Trade mark laws across the globe are increasingly accepting various categories of “non-traditional” trade marks as eligible for registration and protection. Still, being a relatively new occurrence, a thoughtful analysis of these legal developments is lacking. To fill this gap, Prof. Jacques de Werra (University of Geneva, UNIGE) has recently published the edited volume “3D Trademarks and other Non-Traditional Trademarks” [for the UNIGE conference, which preceded this publication, read the IPKat’s event report here]. This publication is the 12th volume of the UNIGE’s books’ series on intellectual property [previous volumes, including those on geographical indications, trade secrets, design law, are available in open-access.]
This edited volume consists of eight chapters, written either in English or French, authored by practitioners, government officials, and renown academics. Due to such a variety of backgrounds, the book provides views which sometimes oppose each other, but in the aggregate offer complementary perspectives on the place of non-traditional trade marks in the legal systems of the EU, the US and Switzerland. Although no universal definition exists of what a “non-traditional trade mark” is (and a growing number of applications makes some more and more traditional), the volume covers such most common categories as 3D marks, position marks, sound marks, movement marks, shape marks and even scents.
The volume opens with Chapter 1, which is authored by Eric Meier, Olivier Veluz and Franziska Gloor Guggisberg (writing in French), all three high-ranking officials at the Swiss IPO. The authors take stock of the non-traditional trade mark in Switzerland, by addressing each of the requirements a trade mark application must fulfill under the Swiss law from the “non-traditional” perspective. The chapter includes a thorough analysis of existing practices and caselaw with regards to 3D trade marks, position marks, abstract colours, sound marks and movement marks. The authors recognise that most non-traditional marks have found only a limited place in the Swiss system: this, in their opinion, is due to the “graphical representation” requirement, still in force in Switzerland at the moment of writing.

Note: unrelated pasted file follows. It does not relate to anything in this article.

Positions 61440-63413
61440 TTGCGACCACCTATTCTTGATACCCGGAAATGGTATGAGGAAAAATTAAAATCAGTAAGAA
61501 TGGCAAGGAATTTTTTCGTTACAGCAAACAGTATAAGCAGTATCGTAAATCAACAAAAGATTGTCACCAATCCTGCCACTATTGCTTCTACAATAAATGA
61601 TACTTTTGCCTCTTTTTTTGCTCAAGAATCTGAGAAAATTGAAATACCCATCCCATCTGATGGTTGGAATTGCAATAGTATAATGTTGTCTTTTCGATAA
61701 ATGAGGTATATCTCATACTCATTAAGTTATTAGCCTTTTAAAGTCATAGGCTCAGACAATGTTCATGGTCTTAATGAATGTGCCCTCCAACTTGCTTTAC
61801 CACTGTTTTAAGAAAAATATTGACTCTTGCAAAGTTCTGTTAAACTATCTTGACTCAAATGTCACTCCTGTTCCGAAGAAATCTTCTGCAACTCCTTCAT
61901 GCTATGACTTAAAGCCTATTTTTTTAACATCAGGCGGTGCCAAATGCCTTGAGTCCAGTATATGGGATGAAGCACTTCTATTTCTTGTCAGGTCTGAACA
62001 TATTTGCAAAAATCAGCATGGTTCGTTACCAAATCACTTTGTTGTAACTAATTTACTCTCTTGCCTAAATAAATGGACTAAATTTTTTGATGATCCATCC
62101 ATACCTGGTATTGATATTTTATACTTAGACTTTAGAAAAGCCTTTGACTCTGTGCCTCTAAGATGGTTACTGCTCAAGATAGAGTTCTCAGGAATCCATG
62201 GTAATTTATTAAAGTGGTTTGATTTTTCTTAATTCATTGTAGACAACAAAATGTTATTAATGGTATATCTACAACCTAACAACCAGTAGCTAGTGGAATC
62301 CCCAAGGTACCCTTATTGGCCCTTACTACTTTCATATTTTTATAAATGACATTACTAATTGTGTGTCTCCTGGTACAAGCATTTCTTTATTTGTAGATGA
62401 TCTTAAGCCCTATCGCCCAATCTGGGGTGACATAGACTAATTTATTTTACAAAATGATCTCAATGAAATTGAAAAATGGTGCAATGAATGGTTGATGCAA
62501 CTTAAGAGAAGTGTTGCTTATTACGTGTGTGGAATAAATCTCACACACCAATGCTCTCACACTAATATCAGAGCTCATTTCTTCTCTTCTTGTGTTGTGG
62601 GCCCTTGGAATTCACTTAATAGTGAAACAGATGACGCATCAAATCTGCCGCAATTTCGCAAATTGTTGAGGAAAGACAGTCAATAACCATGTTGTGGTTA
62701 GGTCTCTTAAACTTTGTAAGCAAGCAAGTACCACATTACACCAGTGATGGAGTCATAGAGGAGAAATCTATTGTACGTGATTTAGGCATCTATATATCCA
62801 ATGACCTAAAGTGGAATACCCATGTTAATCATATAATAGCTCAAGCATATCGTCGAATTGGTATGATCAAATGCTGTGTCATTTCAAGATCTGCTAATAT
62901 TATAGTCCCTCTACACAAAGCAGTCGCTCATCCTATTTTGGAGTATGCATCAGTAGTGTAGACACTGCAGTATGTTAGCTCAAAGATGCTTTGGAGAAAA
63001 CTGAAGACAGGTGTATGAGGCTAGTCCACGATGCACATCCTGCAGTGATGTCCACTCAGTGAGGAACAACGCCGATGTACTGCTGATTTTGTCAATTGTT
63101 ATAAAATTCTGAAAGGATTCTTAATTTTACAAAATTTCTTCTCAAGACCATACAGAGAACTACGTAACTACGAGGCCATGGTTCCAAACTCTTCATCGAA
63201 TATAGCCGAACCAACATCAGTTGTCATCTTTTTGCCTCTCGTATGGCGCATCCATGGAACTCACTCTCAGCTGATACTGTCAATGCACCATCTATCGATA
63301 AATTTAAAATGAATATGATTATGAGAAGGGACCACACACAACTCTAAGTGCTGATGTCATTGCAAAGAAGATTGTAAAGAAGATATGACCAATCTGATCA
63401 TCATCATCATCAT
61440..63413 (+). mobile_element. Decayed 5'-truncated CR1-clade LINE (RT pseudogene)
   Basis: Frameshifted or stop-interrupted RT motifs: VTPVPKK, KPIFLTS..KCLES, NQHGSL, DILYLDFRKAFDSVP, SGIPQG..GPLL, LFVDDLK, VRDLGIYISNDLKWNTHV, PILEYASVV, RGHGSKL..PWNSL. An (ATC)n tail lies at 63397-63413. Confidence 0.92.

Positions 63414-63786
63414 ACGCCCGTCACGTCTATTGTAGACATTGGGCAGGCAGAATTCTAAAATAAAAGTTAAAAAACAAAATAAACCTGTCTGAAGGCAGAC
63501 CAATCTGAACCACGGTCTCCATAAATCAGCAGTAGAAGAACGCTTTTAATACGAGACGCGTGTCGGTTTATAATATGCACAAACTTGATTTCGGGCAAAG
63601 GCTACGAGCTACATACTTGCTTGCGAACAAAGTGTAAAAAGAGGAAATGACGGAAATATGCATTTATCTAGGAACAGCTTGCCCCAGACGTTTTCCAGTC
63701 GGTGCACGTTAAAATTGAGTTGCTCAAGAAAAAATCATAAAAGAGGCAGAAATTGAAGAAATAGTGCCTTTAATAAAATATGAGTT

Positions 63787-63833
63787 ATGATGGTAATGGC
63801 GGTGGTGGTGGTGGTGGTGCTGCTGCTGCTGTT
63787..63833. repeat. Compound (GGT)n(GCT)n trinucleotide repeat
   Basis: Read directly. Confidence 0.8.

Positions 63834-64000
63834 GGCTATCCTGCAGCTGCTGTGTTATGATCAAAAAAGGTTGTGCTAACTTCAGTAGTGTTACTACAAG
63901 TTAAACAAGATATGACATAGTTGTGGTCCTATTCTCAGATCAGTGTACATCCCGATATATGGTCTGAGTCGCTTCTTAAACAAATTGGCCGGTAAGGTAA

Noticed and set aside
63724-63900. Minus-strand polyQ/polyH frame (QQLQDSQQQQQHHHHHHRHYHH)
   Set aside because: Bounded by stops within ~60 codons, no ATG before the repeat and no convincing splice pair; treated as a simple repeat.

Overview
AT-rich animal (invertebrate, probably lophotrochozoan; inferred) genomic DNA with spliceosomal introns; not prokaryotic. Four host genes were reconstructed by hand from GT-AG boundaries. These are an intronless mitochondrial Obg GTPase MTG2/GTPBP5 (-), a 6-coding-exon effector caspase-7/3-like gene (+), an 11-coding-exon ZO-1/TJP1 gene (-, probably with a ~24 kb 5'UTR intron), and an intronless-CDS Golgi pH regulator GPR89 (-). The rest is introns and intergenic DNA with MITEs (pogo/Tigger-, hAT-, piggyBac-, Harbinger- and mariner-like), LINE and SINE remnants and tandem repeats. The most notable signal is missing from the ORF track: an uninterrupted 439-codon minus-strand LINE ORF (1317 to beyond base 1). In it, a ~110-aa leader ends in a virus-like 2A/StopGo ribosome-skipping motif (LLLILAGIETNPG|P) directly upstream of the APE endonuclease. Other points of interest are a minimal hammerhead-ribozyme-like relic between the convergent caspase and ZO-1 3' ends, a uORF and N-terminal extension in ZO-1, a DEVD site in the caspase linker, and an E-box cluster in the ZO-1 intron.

Chapter 2 is written by Marcus Höpperger, a senior official at the WIPO, and deals with international developments on non-traditional trade marks. In a comprehensive, but concise manner the author addresses convergence efforts at WIPO, first as “soft law” Areas of Convergence for representation and description of non-traditional marks, and then as “hard” international law, such as by introducing necessary provisions in the Singapore Treaty on the Law of Trademarks. Still, no international consensus could be reached with regards to olfactory marks, tase marks, texture or feel marks, and the diverging national approaches to these categories of trade marks will resurface throughout the remaining chapters of the book.
Chapter 3 follows on with the institutional perspective: this time that of the EUIPO, coming from Philipp Von Kapff, member of the EUIPO First Board of Appeal. The author looks at EUIPO and CJEU practice concerning non-traditional trade marks after the entry into force of the EU trade mark reform. Regulation (EU) 2015/2424 no longer requires the sign to be represented graphically, which paved the way for applications for sound, multimedia and hologram marks, all addressed by the author in chapter 3. Mr. Von Kapff also looks at the absolute grounds for refusal applicable to shape marks in light of the new Regulation.